It’s Not About You

It's Not About You

I was talking with a co-worker Brett Clark recently about some books we had on our bookshelf at Zirous.  There were quite a few of the book It’s Not About You.  He mentioned that a while back our management team had given one to all the team members at Zirous.  I thought I would take one home and read through it.  It’s Not About You, A Little Story About What Matters Most in Business is the books full title.  It is from Bob Burg and John David Mann of The Go-Giver fame.  I had been told to read The Go-Giver from quite a few people so I thought this is probably a good book too.

The story is about Ben who is out to climb the corporate ladder and is in merger and acquisitions.  He is sent out to get the high-quality chair manufacture Allen & Augustine to agree to be bought by his firm.  Ben is giving a notebook by his significant other.  He uses this notebook to write his manifesto on leadership.  Through his many encounters with people at Allen & Augustine as well as people he encounters in the town he begins to lay out his keys to leadership.  Almost everyday he has lunch with an old friend who is joined by an older lady who as the story goes on we are revealed to us her importance in the story.

The 5 Keys to Leadership

  1. Hold the Vision
  2. Build your People
  3. Do the Work
  4. Stand for Something
  5. Share the Mantle

Ben discovers these key’s to leadership in his discussion’s with various key players. “Hold the Vision” is the first Key Ben discovers while eating lunch with someone he thought was friends aunt.  They are talking about Ben’s meeting with Allen one of the company’s co-founders.  He is the company visionary.  She teaches him about influence, while reviewing Allen’s work.  She said, “Pull is the substance of influence.  Not push.”  Ben was trying to understand how he could convince the employees of Allen & Augustine to accept the offer from Marden Group.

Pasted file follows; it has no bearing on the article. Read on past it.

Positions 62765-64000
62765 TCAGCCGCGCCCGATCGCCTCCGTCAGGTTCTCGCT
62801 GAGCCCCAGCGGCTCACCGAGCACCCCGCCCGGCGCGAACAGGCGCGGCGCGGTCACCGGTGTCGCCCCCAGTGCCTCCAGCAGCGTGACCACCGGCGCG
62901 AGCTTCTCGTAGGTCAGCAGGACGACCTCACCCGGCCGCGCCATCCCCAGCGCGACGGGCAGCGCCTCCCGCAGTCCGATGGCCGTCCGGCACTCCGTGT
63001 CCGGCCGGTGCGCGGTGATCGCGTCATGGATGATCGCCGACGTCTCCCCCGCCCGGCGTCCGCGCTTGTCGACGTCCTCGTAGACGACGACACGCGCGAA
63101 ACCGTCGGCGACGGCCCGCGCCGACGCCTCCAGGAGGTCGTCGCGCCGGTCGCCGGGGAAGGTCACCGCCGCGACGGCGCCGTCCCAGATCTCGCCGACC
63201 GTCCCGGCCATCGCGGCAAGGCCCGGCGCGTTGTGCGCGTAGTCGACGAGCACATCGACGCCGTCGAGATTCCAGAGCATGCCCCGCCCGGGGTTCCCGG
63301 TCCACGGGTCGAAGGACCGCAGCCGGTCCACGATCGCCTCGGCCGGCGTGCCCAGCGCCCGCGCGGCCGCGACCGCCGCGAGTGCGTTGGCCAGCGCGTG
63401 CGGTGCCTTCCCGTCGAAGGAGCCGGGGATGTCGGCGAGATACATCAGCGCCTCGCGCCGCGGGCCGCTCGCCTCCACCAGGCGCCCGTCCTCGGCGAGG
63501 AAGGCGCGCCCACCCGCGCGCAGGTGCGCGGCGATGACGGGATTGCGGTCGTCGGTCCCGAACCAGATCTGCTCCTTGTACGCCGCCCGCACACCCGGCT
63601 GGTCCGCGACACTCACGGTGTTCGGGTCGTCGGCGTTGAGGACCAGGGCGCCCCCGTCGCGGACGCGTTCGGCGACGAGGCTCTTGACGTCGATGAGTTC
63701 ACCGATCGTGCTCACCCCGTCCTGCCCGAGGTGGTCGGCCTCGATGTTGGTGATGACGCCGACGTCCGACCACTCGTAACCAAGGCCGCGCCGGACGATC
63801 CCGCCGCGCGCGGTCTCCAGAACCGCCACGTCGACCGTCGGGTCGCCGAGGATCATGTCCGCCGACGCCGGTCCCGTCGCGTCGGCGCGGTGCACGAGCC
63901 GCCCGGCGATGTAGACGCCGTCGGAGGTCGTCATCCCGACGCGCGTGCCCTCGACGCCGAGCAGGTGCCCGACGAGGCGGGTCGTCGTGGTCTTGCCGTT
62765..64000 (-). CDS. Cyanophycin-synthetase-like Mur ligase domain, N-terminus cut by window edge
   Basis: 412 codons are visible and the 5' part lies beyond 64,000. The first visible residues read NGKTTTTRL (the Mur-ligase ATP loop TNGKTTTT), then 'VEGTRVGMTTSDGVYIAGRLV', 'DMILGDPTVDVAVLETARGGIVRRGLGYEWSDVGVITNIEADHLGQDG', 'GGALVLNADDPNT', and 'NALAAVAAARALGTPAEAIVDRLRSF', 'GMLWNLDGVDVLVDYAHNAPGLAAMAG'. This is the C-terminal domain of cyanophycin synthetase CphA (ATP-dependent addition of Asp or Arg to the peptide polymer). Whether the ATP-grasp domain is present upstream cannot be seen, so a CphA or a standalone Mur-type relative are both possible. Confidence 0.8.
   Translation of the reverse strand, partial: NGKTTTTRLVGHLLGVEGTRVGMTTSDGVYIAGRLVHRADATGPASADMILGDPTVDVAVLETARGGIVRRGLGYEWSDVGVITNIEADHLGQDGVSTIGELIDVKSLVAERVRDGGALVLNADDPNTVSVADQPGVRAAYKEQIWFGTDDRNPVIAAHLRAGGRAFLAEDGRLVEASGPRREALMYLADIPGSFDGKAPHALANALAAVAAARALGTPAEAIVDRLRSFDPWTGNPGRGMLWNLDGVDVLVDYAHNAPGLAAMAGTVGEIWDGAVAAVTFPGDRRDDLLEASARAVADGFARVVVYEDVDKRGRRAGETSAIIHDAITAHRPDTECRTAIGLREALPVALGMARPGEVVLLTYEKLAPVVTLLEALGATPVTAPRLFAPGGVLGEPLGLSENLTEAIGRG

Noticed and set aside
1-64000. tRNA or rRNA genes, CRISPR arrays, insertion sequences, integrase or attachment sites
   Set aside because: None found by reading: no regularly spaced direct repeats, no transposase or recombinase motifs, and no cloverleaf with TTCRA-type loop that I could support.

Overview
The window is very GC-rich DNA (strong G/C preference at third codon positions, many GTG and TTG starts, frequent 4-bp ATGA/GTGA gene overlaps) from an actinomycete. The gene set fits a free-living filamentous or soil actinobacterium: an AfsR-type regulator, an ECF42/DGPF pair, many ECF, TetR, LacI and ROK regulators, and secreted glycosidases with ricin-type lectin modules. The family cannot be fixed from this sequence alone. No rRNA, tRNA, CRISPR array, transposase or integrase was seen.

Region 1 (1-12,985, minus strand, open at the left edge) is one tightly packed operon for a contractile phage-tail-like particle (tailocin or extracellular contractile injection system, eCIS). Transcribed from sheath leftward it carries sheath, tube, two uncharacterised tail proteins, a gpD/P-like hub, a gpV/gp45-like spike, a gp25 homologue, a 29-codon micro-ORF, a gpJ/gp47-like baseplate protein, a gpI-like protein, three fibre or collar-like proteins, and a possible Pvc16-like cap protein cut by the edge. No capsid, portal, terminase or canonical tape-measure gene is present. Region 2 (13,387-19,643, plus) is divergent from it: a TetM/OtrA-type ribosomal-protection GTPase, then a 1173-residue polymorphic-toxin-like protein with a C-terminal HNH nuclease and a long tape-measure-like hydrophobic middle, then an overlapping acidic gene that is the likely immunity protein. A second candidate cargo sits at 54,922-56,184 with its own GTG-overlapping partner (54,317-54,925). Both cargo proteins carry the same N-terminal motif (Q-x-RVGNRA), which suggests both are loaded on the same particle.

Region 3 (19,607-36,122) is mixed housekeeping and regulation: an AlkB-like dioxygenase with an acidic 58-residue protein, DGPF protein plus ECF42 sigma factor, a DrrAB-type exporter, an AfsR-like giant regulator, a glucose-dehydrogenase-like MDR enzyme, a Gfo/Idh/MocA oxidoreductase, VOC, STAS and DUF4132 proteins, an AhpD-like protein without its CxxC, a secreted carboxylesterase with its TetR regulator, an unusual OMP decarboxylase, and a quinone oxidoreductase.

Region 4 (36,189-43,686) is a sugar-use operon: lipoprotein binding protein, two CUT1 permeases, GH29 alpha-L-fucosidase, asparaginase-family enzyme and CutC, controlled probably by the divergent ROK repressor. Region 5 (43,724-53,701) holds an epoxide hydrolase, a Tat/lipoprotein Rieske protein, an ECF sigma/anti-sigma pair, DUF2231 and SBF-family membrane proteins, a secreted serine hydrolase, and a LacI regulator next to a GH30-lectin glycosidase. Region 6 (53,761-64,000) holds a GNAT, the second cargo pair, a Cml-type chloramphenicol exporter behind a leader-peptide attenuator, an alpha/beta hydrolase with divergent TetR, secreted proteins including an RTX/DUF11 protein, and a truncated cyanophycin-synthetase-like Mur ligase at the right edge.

Augustine one of the company founders teaches our main character about how to “Build your People“.  Augustine is a “lead by example” guy.  He knows how to do each job and Ben is amazed at what he does in the course of the day.  There is little dialogue but many lessons.  This passage reminds me of the “Go to the Gemba” expression in lean manufacturing.  Leaders must go to where the action is.

Next Ben visits with Frank, the VP of Production.  Frank puts Ben to work right away unloading a truck of lumber.  Frank helps Ben understand that we must get dirty to lead and “Do the Work” with everyone else.  You have to know the job but also do the job.

Ben moves on to speak with Karen the next day.  She is the VP of Finance and Personnel.  He has to go to the hospital to meet her.  One of the employees went into labor and Karen was there for her.  Next they go to Oncology to meet another co-workers grandmother.  Through these tense situations Ben and Karen have some conversations about caring for your employees.  Ben ends up staying with the dying grandmother.  He learns how he needs to “Stand for Something” and show his true character.

Ben must give a speech to sway the many shareholders of Allen & Augustine to approve the purchase by Marden group.  He inadvertly learns his final lesson of  “Share the Mantle” while giving his speech and what comes next.  I don’t want to spoil it for you but I think you would like the ending.

 

 

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